Wisdom From Kammbia Story Review 6: Ceiling by Chimamanda Ngozi Adichie

Chimamanda Ngozi Adichie has been a writer that I’ve wanted to read for quite some time.  I’ve had her novel, Americanah, in my Kindle library since 2020.  Moreover, I have seen her other books like Half of a Yellow Sun, Purple Hibiscus, & We Should All Be Feminists on my social media feeds for just as long.  She has been a favorite for many readers and I finally found an entry point into her work with the short story, Ceiling.

Ceiling originally appeared in Granta Magazine in 2011 and was included in the Best American Short Stories series for the same year that was edited by Geraldine Brooks. Adichie told the story of an Nigerian man named Obinze who received an email from a prior girlfriend who has made a life for herself in America. Obinze reflected on their relationship and began pondering about what could have been if he had stayed with her instead of his current life as a wealthy man with a wife in Lagos.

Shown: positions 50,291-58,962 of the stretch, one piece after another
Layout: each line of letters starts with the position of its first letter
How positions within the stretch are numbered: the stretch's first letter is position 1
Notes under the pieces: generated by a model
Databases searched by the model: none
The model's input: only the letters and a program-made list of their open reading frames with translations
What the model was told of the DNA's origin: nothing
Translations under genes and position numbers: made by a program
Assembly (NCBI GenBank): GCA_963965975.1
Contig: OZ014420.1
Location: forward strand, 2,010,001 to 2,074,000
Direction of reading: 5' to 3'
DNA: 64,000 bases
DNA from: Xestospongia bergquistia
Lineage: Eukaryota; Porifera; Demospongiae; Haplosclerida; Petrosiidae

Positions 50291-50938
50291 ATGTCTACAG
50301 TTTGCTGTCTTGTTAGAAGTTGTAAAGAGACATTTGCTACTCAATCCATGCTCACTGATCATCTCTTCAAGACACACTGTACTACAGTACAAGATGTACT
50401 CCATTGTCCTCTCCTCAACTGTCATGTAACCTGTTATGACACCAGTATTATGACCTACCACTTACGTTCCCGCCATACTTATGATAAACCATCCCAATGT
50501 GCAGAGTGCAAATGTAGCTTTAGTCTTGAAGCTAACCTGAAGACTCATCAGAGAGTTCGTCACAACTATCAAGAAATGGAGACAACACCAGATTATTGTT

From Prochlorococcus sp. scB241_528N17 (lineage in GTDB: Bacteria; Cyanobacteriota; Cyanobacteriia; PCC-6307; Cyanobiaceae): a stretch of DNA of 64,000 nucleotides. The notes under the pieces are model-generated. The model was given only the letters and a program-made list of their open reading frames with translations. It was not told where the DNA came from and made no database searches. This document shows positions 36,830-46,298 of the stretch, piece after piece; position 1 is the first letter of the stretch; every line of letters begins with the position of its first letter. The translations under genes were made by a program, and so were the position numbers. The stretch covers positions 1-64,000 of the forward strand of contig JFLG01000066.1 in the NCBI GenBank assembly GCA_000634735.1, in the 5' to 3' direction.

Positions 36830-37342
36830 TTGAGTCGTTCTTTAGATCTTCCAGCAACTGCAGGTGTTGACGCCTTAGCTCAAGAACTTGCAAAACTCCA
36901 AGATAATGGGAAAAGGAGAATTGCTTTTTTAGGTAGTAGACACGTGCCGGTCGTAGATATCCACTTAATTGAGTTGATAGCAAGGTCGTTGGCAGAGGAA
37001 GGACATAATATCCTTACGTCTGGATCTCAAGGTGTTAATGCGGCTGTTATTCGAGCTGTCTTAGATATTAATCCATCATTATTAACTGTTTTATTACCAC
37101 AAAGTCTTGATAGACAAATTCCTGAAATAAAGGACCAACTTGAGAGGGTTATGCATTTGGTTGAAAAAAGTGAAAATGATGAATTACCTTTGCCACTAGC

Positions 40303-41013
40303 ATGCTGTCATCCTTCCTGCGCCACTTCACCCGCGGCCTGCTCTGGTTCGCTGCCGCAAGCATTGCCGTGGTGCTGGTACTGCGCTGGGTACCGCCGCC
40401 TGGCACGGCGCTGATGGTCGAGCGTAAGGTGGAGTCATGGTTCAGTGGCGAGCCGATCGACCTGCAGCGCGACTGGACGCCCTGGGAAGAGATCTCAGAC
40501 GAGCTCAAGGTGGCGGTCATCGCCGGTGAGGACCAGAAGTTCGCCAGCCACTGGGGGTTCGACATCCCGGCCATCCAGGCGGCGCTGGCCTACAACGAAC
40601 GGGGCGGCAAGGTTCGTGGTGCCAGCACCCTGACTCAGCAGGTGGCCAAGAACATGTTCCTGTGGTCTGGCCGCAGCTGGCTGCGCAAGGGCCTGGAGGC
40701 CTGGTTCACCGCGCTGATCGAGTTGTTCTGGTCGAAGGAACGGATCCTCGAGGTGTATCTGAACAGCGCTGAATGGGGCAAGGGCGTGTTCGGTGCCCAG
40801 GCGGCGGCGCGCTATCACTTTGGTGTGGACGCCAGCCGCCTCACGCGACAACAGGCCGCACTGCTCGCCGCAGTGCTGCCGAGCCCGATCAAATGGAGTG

The story examined contemporary Nigerian life as well as the choices a person makes when they return to their birthplace. Adichie revealed the tension between the past and the present quite well. Also, she laid out the dissatisfaction that life can bring even if you have everything that society deemed as being successful.

I could appreciate the story on several levels and it was nice to read about how modern life can create its own walls when you have achieved everything you needed it to make something of yourself.  The power of the past and how our imagination can make someone long for something that was outside of those societal norms.

Adichie writes an excellent story in black life that doesn’t get much attention from my perspective. I’m glad this was my introduction into her work and I’m looking forward to finally reading Americanah. Ceiling is a well-crated short story and recommended for fans of her work.

Leave a reply